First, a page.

Located on the undulating, wooded, Allegany hillsides overlooking Lake Chautauqua, this 106-acre church camp turned residential community was designed by Frederick Law Olmsted, Sr., in 1875 at the height of America’s “Great Awakening,” a period in American history defined by increased spirituality. Point Chautauqua was planned as a Baptist revival camp. Concerned with the spatial relationship of roadways and lots to the existing topography and lake, Olmsted borrowed earlier design principles developed for Riverside, Illinois, and for his aborted plan for Tacoma, Washington, to respond to topography, create vistas and opportunities for community, and provide a rural and restful retreat from the city. He placed private housing along more steeply sloping land, while public lands like the Corinthian and Sylvan Groves and Ashmore Park were sited upon the gentler slopes.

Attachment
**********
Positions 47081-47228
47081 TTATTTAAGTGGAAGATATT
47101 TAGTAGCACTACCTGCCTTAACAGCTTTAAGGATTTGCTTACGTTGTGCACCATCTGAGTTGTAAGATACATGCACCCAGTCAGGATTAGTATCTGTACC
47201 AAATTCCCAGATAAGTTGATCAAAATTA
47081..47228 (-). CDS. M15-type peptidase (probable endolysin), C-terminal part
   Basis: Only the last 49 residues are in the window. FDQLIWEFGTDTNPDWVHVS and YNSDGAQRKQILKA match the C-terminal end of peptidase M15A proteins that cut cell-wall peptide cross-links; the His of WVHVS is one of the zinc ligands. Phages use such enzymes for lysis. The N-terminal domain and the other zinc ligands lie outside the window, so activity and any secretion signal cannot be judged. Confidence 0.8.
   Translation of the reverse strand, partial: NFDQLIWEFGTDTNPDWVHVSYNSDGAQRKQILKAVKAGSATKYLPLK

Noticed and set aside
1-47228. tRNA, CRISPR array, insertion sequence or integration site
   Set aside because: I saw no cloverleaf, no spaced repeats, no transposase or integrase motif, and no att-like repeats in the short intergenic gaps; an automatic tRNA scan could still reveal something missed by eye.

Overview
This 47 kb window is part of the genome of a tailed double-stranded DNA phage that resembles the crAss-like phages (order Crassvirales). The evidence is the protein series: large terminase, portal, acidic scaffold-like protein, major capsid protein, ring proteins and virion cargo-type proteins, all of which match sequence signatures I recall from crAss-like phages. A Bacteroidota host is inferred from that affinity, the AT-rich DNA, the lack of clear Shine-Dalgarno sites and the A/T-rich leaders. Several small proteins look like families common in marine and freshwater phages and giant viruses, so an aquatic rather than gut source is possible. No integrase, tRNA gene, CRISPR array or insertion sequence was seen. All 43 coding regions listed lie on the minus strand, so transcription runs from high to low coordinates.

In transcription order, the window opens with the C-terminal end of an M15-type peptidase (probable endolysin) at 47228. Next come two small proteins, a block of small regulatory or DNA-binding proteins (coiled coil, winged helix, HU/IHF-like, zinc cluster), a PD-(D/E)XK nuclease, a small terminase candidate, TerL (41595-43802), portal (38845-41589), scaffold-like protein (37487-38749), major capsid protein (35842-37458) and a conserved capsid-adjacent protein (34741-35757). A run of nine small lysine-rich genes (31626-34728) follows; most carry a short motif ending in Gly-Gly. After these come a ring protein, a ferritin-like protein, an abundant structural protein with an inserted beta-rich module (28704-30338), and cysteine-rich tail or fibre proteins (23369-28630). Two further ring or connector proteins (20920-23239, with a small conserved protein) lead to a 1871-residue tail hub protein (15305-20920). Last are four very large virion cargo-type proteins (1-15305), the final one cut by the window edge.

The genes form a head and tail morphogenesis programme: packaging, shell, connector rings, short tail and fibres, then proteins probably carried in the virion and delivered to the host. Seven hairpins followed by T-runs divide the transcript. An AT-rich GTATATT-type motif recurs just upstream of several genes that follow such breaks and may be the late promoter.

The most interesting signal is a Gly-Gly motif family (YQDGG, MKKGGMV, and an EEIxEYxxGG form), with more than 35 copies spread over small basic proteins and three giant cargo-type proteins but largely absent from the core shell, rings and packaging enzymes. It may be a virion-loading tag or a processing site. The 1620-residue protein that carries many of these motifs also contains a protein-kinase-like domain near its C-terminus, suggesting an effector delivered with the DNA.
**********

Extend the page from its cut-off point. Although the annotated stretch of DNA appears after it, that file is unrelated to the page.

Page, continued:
By 1885 Point Chautauqua’s function had changed; the lakeside community was now a vacation hotspot among wealthy industrialists from Pittsburgh, Cleveland, and Buffalo who arrived by rail or steamboat during the summer months. Religious pavilions like the Tabernacle Grounds showcased performances, while a large hotel, bathhouses, a roller-skating rink, and other amusements thrived during the early 1900s. Currently home to year-round retirees as well as summer vacationers, Point Chautauqua is listed on the National Register of Historic Places in 1996.